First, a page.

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February 7, 1996

Prenatal and Neonatal HIV Testing-Reply

Author Affiliations

State University of New York Health Science Center at Brooklyn

JAMA. 1996;275(5):357-358. doi:10.1001/jama.1996.03530290027016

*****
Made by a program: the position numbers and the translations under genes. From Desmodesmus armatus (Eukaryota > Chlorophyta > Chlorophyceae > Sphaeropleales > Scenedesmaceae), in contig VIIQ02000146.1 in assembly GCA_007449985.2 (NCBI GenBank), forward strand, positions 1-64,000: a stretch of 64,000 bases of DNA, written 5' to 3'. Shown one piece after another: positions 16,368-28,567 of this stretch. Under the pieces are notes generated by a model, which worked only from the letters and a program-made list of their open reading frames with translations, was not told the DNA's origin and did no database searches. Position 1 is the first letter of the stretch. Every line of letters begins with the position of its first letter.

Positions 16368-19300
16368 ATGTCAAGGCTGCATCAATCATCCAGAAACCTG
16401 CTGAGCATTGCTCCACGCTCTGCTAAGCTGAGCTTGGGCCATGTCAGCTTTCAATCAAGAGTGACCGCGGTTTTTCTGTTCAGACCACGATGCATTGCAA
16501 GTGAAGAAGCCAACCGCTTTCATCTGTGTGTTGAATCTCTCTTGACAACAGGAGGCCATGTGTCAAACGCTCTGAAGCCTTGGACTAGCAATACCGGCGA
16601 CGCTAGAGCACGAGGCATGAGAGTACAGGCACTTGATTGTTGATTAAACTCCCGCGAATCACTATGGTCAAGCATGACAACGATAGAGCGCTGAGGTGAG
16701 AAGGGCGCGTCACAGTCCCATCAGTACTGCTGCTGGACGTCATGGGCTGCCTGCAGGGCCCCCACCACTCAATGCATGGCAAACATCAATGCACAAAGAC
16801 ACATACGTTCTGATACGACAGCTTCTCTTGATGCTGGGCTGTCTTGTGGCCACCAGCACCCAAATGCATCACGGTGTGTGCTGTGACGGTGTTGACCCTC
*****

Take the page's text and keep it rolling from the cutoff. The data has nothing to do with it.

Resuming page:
In Reply.  —As clinicians and researchers who have been working with HIV-infected women and children for more than a decade, we are well aware of the tremendous advances in care that the last few years have witnessed. It was not our intention to denigrate the benefits of either aggressive pediatric care or the avoidance of breast-feeding. However, two important points must be considered that put these advances into a reasonable context. First, treatment and prophylaxis in the infant and child are only palliative at this time and must be considered a secondary goal, with primary prevention with zidovudine in pregnant and delivering women clearly warranting primacy. Therefore, therapeutic strategies that focus on palliation and ignore opportunities for a "cure" via primary prevention cannot be considered optimal. Second, while we believe that all efforts should be made to convince, direct, and by all voluntary means ensure that women know their